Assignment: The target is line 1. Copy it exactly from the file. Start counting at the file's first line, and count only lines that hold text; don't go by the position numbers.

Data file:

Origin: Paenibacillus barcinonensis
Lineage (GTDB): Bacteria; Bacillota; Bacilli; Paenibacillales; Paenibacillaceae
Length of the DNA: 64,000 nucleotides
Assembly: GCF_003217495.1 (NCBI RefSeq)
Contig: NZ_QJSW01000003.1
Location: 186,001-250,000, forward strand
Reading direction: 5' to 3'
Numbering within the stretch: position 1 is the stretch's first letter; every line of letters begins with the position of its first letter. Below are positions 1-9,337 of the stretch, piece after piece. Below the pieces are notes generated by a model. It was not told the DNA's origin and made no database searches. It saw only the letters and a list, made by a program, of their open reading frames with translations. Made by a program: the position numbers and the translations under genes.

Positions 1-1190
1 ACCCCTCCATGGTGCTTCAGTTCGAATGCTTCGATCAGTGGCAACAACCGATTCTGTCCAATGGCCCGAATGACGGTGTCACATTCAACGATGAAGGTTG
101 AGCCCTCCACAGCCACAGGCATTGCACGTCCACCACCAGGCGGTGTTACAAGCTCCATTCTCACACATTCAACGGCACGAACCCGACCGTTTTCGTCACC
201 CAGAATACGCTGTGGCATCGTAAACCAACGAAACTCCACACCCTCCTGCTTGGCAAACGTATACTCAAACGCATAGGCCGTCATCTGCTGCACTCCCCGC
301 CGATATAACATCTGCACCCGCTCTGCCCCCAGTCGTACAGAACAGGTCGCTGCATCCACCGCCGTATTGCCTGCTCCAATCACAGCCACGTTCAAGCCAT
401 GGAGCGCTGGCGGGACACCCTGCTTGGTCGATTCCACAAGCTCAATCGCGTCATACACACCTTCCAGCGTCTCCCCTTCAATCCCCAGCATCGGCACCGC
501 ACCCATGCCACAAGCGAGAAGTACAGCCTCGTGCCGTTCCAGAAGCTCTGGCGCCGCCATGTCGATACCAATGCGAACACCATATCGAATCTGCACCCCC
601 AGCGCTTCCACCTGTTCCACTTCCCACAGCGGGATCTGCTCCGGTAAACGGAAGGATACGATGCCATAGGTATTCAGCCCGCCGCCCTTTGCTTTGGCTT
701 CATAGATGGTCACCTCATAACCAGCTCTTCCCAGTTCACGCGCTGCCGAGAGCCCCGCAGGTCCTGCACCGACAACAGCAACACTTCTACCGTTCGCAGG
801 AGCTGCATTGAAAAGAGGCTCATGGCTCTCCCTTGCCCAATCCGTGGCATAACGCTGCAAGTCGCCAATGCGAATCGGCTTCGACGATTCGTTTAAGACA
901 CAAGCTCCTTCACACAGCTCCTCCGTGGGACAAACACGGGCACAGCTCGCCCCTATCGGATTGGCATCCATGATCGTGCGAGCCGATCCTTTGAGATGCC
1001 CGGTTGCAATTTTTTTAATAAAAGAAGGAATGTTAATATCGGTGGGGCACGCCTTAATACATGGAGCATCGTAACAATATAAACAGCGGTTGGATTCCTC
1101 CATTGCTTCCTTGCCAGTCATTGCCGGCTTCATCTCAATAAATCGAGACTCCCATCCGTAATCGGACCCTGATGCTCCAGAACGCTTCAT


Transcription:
Origin: Paenibacillus barcinonensis